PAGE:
It was an easy money arbitrage fueled by this year’s meme stock mania. Some brokerages essentially offered free cash, while others did not recover any of the funds for the second stage of the bet.
And the traders who did got the clever idea from Robinhood Markets Inc. CEO Vlad Tenev, who unknowingly inspired them with a comment he made at a high-profile congressional hearing in February.
The problem, and the reason the Securities and Exchange Commission dropped the hammer on Monday, was that the scheme involved illegal trade in laundering or trading yourself.
The SEC accused Suyun Gu and Yong Lee of improperly pocketing more than $ 1 million in redemptions from stock exchanges from February to April, after conducting thousands of hot stock options trading such as GameStop Corp., AMC Entertainment Holdings Inc. , BlackBerry Ltd. and Nokia. Oyj.
The US stock market, including the related options business, is based on a system known as a maker-taker. Traders who submit orders that are in an exchange’s public order book, in many cases, receive a “creator” refund, an incentive designed to attract more liquidity. Those who trade against those resting orders pay a “taker” fee.
Gu, who lives in Miami, and Lee, a resident of Torrance, California, placed the first portion of their trades through a broker based in Greenwich, Connecticut and another in Morristown, NJ, who pass manufacturer refunds to Your clients. according to the SEC complaint. They targeted out-of-the-money put options for their rest orders, investments that others were unlikely to trade because the holdings offered few opportunities to make money except for something dire.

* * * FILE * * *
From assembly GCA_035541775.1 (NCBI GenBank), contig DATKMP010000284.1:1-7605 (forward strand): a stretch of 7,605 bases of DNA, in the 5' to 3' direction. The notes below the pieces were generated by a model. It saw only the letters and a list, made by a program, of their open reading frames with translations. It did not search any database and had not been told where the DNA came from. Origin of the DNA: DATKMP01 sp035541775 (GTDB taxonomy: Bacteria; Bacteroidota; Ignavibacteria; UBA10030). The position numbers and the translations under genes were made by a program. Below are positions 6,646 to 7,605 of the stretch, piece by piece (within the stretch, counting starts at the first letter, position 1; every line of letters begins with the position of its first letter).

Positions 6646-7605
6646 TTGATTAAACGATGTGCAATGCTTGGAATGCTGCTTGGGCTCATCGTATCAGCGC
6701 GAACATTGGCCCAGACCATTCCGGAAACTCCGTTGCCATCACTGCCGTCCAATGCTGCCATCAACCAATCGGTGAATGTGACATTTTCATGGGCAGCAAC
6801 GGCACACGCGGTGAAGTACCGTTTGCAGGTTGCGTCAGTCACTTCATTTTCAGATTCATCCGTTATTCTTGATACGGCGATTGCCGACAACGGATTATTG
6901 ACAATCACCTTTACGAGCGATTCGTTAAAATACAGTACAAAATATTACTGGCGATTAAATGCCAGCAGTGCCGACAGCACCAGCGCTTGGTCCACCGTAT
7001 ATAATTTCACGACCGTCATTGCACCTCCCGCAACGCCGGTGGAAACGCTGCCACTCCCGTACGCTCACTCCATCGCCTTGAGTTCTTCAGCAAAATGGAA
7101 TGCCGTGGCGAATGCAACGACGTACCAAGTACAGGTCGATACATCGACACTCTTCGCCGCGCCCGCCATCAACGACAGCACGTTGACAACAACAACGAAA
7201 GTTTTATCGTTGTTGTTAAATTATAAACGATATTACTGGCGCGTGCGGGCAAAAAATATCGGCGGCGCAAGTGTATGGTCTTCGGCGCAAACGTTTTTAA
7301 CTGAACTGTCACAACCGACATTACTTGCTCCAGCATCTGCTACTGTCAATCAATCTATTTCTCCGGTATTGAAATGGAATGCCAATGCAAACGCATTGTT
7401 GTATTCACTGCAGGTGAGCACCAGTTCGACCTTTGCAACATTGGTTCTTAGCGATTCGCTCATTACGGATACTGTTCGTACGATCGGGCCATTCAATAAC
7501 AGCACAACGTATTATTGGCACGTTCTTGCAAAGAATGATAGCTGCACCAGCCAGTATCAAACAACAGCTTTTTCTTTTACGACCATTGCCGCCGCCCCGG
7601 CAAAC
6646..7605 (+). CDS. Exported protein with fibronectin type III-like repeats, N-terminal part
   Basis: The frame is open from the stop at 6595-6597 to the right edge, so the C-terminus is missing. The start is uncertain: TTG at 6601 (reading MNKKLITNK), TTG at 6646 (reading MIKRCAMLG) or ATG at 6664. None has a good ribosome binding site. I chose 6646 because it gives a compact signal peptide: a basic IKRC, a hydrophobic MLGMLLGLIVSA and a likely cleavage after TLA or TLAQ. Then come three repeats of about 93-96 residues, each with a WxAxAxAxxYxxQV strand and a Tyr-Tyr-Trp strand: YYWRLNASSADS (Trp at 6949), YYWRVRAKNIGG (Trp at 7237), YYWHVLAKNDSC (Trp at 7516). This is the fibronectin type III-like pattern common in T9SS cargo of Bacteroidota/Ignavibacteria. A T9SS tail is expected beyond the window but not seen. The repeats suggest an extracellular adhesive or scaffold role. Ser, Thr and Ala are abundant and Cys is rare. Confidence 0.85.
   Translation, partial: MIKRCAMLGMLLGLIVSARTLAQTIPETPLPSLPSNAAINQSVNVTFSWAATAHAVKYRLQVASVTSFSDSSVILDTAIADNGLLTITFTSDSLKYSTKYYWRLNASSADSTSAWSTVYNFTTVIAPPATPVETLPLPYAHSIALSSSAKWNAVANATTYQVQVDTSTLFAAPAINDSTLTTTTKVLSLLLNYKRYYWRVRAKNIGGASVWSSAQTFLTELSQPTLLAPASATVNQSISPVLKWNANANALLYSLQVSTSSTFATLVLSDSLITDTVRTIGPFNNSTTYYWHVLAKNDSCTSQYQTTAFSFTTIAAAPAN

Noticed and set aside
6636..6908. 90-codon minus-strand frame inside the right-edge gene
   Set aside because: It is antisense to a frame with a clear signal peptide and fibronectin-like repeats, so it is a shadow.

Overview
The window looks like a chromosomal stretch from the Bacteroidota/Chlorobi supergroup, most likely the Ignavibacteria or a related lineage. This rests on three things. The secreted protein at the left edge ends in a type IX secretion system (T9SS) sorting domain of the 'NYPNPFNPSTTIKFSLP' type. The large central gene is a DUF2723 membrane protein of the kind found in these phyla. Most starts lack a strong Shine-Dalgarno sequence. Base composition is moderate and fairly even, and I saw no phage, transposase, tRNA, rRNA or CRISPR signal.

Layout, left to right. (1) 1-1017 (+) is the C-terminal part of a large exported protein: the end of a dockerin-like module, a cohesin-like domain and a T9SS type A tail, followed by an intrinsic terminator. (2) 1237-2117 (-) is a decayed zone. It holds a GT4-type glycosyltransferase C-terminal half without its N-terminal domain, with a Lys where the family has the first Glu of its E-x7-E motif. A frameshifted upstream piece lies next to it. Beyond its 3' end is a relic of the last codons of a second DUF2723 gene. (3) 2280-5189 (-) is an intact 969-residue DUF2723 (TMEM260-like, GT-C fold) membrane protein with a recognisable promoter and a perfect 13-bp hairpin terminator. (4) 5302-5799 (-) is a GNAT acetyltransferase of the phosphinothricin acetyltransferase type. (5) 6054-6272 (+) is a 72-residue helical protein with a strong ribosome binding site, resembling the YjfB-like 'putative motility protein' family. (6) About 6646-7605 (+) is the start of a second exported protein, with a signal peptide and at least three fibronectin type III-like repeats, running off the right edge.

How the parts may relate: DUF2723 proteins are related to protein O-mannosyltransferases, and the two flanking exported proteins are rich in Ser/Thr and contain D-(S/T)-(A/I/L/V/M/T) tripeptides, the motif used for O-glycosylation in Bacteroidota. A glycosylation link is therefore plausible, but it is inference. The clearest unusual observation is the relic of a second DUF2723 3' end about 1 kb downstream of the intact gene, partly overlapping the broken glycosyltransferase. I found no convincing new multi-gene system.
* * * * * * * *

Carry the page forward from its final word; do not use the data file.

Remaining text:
Gu, 35, and Lee, 37, then traded against their own orders through accounts they opened with brokers, including Robinhood, which does not pass “taker” fees on to clients. In short, your profits come from collecting rebates from manufacturers without having to pay taker fees. Gu executed approximately 11,430 laundering operations, pocketing $ 668,671, according to the SEC. For Lee, it was 2,360 laundering deals and $ 51,334 in profit, the regulator said.
Gu and Lee’s attorneys did not respond to requests for comment.
The SEC did not name Tenev or Robinhood. Instead, the agency refers to a “broker B” based in Menlo Park, California. The SEC complaint adds that the CEO of the company appeared before the House Financial Services Committee on February 18, where he said the company “pioneered commission-free and commission-free options trading.”
For Tenev, that day was a five-hour ordeal. It faced dozens of probing questions from lawmakers, who accused Robinhood of turning the stock market into a casino while failing to protect retail investors amid the frenzy of GameStop and other stocks.
But Gu heard the opportunity, according to the SEC. The former business systems developer who had worked at various financial firms concluded from Tenev’s testimony that Robinhood did not charge his clients “charge fees,” the agency said.
Gu’s friend Lee joined the scheme, according to the SEC. While Gu is contesting the regulator’s claims, Lee agreed to pay a $ 25,000 fine and about $ 52,000 in restitution and interest without admitting or denying the wrongdoing. The SEC added that its investigation did not initially motivate Gu to stop breaking the law.
“During the testimony of the investigation, Gu said that although he is not currently using his business strategy, he could do so in the future,” the SEC said in its complaint. “Gu also admitted that he continued to participate in laundering operations after receiving the investigation subpoena from the SEC.”
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